Tip: With the exception of Parc Güell, most of Barcelona’s attractions can be easily explored on foot. I recommend parking in a good garage and hitting the streets like a true local. Viva Barcelona!
Basilica de la Sagrada Familia
A masterpiece by Catalan architect Anton Gaudi, Sagrada Familia is another one of Barcelona’s UNESCO World Heritage Sites. Gaudi didn’t get to complete his work and as a result, the basilica is one of the largest unfinished Roman Catholic churches in the world.
The inside is distinct from any church interior I have ever seen. With its alien disc-like columns and portals, sweeping vault ceilings, brightly colored tilework, and stained glasses, the entire prayer hall is resplendent with warm hues of color. Quite different to the sober atmosphere one would imagine a church to have.
However, if you want to save on both time and money, La Sagrada Familia’s true beauty lies in its spectacular exterior facade. What brilliant architecture!
With its pointed spires reaching to pierce the clouds, the church stands out as an iconic symbol on the Barcelona skyline. Pay particular attention to the basilica’s exquisite three facades: Nativity, Passion and Glory.
I strongly recommend buying entrance tickets ahead of time. La Sagrada Familia is one of Barcelona’s top attractions, and there are always big crowds at any given time of the year. You can buy your tickets on their official website: www.sagradafamilia.org
Lots of tourists also means lots of security, and your bags may be checked before entry. So, I wouldn’t suggest carrying anything big or bulky.
Parc Guell is a public park located in Barcelona’s La Salut neighborhood on Carmel hill. Beware drivers. The roads are not only super narrow, but the incline going uphill can cause problems if you are driving manual.
Finding parking here can be a major headache, especially when you have to keep track of which streets are one-ways. But if you are like me and love free parking, set aside 15-20 minutes and keep at it! 🙂
Now you may wonder why go through all this trouble for a local park in Barcelona? But Parc Guell is not your average community park. Designed by master architect Anton Gaudi, Parc Guell is a designated UNESCO World Heritage Site in Barcelona, drawing more than 4 million visitors every year.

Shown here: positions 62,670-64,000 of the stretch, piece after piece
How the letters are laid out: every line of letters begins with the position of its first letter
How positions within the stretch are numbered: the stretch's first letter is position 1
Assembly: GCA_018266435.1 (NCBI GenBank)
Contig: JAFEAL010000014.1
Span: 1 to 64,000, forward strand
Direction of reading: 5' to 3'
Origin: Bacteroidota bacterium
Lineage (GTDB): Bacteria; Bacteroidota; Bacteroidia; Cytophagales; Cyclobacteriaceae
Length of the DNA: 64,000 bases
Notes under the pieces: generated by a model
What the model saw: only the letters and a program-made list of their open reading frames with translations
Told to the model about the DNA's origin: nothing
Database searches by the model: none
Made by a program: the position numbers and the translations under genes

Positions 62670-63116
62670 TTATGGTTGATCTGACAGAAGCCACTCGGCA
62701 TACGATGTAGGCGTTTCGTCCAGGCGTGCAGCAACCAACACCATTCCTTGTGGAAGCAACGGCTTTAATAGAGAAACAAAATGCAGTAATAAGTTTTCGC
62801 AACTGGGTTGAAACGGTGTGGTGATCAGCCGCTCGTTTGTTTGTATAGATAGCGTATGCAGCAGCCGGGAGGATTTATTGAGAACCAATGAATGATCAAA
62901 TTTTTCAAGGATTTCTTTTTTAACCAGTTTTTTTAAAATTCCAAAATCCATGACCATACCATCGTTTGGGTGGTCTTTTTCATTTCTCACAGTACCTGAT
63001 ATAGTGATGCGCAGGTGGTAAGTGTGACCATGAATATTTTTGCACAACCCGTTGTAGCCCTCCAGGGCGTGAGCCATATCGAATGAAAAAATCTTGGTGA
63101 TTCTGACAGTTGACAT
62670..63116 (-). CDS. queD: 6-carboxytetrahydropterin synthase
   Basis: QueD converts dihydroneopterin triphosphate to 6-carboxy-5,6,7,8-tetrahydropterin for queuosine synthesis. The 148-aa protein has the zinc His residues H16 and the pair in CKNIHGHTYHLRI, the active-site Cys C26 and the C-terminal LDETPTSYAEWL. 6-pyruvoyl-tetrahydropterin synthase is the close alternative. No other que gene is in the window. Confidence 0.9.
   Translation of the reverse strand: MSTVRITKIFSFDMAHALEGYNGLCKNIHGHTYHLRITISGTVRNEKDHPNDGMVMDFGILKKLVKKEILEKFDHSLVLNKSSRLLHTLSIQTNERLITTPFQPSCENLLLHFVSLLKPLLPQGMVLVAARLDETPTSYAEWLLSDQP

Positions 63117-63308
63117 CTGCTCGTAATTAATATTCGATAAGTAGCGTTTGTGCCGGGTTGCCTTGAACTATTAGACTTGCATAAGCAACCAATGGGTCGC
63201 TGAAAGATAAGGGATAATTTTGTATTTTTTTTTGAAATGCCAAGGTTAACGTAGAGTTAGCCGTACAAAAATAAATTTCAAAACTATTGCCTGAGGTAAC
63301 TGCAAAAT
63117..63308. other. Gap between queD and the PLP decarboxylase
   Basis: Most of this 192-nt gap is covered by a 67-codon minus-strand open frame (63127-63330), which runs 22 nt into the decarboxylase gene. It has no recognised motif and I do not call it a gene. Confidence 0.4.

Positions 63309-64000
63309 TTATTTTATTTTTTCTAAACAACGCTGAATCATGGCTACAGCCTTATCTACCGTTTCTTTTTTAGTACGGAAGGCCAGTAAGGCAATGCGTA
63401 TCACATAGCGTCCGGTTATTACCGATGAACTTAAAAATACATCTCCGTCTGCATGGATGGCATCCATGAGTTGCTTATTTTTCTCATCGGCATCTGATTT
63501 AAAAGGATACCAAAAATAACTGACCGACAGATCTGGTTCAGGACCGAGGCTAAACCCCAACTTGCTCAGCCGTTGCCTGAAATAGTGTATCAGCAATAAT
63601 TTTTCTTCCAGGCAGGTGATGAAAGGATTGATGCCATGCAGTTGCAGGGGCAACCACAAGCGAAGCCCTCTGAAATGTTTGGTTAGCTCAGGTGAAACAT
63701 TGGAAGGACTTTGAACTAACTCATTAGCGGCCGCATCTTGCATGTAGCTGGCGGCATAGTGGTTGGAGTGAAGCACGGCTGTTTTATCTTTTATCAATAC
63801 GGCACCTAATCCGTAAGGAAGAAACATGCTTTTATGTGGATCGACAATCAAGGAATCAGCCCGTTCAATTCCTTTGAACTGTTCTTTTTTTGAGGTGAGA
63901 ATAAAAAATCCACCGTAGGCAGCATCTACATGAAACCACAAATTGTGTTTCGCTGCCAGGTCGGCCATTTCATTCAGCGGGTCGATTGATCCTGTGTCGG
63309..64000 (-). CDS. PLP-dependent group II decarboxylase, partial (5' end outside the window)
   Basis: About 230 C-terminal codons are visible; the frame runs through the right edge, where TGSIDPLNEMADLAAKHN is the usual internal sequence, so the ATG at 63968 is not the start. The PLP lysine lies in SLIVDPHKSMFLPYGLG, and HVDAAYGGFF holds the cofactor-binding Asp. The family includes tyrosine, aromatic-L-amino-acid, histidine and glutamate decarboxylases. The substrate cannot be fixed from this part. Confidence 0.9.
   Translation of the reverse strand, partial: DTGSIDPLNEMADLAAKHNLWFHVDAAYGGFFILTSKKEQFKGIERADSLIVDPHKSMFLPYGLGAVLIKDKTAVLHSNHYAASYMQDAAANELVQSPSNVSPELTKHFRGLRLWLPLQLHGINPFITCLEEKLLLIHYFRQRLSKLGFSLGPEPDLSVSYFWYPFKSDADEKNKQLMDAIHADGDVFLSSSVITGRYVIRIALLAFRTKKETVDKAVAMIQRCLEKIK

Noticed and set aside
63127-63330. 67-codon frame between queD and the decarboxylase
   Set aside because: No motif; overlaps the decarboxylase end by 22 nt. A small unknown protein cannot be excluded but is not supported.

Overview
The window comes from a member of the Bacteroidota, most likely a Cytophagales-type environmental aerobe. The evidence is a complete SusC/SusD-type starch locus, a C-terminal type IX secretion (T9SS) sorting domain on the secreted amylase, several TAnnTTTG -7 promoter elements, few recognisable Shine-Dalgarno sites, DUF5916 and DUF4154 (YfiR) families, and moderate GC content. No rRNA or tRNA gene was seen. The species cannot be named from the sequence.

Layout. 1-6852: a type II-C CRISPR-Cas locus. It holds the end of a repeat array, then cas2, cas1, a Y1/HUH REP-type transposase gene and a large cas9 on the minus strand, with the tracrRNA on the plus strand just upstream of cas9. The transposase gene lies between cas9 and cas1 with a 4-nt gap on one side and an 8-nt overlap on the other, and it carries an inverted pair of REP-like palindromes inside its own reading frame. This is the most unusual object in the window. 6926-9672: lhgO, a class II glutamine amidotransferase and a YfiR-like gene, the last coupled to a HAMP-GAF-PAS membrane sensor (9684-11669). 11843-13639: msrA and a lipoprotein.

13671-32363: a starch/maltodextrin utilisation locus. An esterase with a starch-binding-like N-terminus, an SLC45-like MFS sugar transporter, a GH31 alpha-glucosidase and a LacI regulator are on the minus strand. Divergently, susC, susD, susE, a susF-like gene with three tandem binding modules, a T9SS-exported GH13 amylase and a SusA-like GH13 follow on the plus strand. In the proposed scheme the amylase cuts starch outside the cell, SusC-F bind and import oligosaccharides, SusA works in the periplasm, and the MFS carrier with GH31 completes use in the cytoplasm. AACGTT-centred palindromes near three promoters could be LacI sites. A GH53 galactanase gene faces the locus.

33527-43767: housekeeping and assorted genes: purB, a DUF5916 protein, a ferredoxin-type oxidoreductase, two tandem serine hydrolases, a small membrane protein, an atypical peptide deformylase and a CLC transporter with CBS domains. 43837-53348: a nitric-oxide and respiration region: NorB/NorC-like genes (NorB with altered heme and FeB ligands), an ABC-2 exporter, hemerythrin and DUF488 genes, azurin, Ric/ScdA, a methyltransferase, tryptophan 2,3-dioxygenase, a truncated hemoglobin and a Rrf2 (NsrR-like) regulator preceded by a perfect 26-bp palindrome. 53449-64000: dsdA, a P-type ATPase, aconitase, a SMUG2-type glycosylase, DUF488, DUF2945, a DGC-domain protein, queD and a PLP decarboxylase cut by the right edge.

It’s a strangely beautiful place, where Gaudi’s fascination with natural forms are combined with modern contours and bright colors. I can equate the experience to walking through a live canvas. There are many shaded trails throughout the park, lined with vendors selling their wares. Some of the unique features of the park include mosaic tilework, fountains, viaducts, Hansel-Gretel houses, colonnaded pathways, giant stonework columns, and animal figures.
While Parc Guell is free for Barcelona locals and tourists, there are entry fees for particular sites and monuments within the park.
One example is the historic Gaudi House Museum. Built by Francesc Berenguer, this house was the home of Anton Gaudi from 1906 to 1926. Several of his original works are still preserved here. In 1969, Barcelona declared the house a Historical Artistic Monument of National Interest.
The Eixample District includes one of Barcelona’s most colorful walking routes. Walking anywhere between Passeig de la Gracia and Manzana de la Discordia is an architecture lover’s paradise.
Eminent architects like Anton Gaudi and Domenech i Montaner have designed many buildings in the area. The buildings exemplify the Modernist style, and foremost of them are the Casa Mila and Casa Batllo.
As you continue walking through the Eixample District, you will eventually reach Placa de Catalunya or “Catalonia Square” in the heart of Barcelona. This is the beginning of La Rambla.
Another favorite with local and tourist walkaholics alike, La Rambla is a tree-lined pedestrian promenade filled with eateries, street performers, souvenir shops, florists and musicians. It can be crowded, so be wary of pickpockets.
One of the first buildings you come across in La Rambla is the Virreina Palace. It was built between 1772 and 1778 for the Viceroy of Peru, and was named after his wife Virreina.